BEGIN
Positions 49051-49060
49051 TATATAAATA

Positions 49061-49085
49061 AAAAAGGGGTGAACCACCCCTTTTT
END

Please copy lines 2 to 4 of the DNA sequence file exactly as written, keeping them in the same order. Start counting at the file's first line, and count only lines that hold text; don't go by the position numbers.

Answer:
49051 TATATAAATA

Positions 49061-49085
49061 AAAAAGGGGTGAACCACCCCTTTTT